Filing emails in folders, or adding labels to them, doesn’t make them quicker to find. According to a study by IBM Research, it’s quicker to find them by searches.
“Finding emails by searches took on average 17 seconds, versus 58 seconds finding the emails by folder,” the researchers concluded. “The likelihood of success – that is, finding the intended email – was no greater when it had been filed in a folder.”
The time spent filing email, in addition to the added time spent retrieving it, can add 20 minutes a day to your workload, the study concluded. A comment to the article questions whether this is true under real world conditions:
In the majority of scenarios, searching is more efficient, however if you forget. . . the metadata [key words]. . . related to the email, then your search efforts are going to be quite difficult. On the other hand, if you remember that you simply filed the email under the “important” folder, then odds are you may only be a few clicks away. In a black and white world, yes searching is more efficient, however there are still valid purposes to using folders.
My plan to achieve email inbox zero calls for me to get rid of all but one label and rely on Gmail’s search capability. I’m pretty sure I won’t miss having more labels since I don’t use the 50 I currently have. But my view is colored by my use of Evernote to file important emails and to manage tasks and projects.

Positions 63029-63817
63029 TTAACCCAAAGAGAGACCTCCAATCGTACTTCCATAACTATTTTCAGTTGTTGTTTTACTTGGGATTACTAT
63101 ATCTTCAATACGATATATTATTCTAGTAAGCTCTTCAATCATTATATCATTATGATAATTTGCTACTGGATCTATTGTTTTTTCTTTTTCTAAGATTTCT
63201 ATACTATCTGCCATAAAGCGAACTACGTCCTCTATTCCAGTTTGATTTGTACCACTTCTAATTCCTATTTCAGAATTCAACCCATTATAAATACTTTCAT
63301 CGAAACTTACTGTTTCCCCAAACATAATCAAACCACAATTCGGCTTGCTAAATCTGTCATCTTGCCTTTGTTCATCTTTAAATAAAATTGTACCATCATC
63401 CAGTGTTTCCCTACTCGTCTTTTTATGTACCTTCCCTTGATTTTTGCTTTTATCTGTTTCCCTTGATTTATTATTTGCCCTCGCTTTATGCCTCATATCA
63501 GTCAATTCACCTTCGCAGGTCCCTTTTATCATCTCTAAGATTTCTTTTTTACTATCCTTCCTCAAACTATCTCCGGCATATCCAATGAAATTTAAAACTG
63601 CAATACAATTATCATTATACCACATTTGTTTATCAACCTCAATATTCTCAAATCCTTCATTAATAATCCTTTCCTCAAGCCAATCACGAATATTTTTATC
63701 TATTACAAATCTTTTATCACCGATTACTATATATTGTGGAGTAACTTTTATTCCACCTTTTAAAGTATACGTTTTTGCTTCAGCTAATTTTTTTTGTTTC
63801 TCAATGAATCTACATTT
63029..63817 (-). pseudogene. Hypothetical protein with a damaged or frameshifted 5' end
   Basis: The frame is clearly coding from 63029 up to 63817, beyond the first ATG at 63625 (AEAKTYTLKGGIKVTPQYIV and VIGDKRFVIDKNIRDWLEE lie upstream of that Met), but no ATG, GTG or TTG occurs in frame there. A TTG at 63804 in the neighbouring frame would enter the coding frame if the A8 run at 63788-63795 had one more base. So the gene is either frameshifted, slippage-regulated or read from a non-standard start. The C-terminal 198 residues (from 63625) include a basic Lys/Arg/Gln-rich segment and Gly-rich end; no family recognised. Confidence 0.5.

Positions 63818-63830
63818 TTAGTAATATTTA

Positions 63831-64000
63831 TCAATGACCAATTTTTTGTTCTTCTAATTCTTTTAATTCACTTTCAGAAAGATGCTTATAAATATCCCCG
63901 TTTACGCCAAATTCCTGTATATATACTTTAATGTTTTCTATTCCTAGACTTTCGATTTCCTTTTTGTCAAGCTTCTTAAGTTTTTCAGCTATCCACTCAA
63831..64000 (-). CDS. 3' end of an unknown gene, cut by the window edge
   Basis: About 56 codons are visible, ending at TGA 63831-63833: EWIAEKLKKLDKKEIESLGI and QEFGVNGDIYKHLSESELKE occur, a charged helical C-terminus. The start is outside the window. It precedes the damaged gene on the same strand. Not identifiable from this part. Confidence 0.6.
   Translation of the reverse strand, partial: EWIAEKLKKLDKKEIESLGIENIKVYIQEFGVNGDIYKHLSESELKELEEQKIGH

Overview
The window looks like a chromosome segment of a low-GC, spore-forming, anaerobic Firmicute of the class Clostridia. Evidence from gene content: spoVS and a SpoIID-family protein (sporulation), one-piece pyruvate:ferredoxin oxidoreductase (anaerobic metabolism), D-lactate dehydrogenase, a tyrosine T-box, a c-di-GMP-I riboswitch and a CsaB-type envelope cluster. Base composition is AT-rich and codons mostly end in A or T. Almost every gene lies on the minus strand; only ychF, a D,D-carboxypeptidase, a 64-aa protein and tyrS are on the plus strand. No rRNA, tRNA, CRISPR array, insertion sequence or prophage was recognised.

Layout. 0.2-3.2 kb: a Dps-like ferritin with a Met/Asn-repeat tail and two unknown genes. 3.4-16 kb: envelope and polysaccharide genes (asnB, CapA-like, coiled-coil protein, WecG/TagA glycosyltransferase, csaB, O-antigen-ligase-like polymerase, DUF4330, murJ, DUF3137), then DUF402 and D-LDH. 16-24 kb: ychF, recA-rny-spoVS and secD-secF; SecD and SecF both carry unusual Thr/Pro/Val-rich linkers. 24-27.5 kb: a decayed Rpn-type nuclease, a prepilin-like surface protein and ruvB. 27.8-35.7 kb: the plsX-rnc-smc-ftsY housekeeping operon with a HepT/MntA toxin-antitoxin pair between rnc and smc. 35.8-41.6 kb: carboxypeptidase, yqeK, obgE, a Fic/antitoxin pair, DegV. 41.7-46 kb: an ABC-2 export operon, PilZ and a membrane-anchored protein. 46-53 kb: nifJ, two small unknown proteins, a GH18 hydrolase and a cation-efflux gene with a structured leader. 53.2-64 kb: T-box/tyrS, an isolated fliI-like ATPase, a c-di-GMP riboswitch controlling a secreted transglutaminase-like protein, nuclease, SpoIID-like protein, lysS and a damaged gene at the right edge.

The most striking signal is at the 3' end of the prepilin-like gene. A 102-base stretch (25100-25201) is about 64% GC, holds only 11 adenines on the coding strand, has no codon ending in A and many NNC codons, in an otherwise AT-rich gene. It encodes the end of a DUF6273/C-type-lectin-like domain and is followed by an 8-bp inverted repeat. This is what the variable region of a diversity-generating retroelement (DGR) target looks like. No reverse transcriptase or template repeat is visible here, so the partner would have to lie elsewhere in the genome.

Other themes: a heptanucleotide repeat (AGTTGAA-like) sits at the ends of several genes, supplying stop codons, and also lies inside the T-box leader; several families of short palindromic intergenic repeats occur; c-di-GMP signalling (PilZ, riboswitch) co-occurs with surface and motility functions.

In Evernote, I tag everything (and sometimes also add key words to the body of the note). The difference though is that I don’t “file” all my email this way, just the actionable or otherwise important ones which constitute less than 5%.
I found most interesting the researchers conclusion that most people don’t file emails in folders to make it easier to find them so much as to remove from view the overwhelming volume of email. They pare down the inbox so that they can use it for task management, which the study implied was not efficient.
If they used Evernote like I do, they wouldn’t have to spend as much time filing all of their email in the right folders, they could simply send the important ones to Evernote and archive the rest.